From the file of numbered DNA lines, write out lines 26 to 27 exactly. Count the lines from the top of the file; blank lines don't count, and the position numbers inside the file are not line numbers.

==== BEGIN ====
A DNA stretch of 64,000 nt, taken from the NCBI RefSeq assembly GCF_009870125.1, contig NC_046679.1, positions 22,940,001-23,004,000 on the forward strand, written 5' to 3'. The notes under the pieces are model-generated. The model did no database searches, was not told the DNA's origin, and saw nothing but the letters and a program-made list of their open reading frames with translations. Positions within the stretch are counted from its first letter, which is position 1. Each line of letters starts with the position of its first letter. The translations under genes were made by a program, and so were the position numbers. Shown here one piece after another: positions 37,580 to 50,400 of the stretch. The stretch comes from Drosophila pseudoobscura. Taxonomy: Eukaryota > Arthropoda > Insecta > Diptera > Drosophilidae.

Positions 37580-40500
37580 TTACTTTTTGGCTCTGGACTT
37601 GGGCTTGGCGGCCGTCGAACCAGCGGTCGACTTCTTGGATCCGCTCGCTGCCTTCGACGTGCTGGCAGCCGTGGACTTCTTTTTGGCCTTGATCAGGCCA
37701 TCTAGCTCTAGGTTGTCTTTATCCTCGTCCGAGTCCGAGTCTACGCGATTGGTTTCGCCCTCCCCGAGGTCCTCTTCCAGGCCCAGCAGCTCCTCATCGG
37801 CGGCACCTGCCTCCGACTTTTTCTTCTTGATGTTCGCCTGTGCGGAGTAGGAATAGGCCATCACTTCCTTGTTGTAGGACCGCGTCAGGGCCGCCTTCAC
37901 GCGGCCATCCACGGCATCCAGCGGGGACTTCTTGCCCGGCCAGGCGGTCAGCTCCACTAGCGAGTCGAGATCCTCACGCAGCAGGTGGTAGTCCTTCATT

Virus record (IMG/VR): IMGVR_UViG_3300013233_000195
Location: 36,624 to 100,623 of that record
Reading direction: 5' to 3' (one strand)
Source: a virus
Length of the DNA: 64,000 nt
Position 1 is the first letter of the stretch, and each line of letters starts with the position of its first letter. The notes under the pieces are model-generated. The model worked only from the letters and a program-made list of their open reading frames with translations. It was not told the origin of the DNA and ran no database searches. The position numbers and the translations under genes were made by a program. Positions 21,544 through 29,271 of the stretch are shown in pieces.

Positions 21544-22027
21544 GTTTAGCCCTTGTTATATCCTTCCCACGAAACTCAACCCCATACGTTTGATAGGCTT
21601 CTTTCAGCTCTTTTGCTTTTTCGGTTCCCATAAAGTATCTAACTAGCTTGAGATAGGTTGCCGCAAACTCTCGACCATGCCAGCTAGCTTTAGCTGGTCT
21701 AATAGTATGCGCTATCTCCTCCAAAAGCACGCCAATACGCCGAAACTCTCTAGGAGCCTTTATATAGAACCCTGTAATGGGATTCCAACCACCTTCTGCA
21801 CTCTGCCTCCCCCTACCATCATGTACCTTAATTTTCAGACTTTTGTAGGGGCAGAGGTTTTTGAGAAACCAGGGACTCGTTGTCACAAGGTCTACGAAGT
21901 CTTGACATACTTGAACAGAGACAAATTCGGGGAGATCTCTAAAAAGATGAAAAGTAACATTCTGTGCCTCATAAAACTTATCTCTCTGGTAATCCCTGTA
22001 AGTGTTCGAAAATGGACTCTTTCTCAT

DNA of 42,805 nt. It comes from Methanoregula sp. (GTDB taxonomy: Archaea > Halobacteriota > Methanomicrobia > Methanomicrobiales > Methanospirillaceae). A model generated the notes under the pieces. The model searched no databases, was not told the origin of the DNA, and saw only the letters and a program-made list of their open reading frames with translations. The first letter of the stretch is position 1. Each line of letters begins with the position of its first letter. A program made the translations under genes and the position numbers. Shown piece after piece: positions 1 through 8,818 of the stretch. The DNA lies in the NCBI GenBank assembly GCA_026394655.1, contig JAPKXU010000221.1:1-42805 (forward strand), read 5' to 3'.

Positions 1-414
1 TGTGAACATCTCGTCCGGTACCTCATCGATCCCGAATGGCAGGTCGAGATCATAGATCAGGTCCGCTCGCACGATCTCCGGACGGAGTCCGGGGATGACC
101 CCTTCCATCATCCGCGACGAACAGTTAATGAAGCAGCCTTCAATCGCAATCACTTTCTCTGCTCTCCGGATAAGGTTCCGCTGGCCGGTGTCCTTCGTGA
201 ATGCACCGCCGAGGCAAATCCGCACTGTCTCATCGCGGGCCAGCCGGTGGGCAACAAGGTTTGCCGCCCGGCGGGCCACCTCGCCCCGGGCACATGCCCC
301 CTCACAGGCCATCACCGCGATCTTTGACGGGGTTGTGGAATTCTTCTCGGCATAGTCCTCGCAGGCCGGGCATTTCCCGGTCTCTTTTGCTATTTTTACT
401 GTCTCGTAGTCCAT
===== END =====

301 CTCACAGGCCATCACCGCGATCTTTGACGGGGTTGTGGAATTCTTCTCGGCATAGTCCTCGCAGGCCGGGCATTTCCCGGTCTCTTTTGCTATTTTTACT
401 GTCTCGTAGTCCAT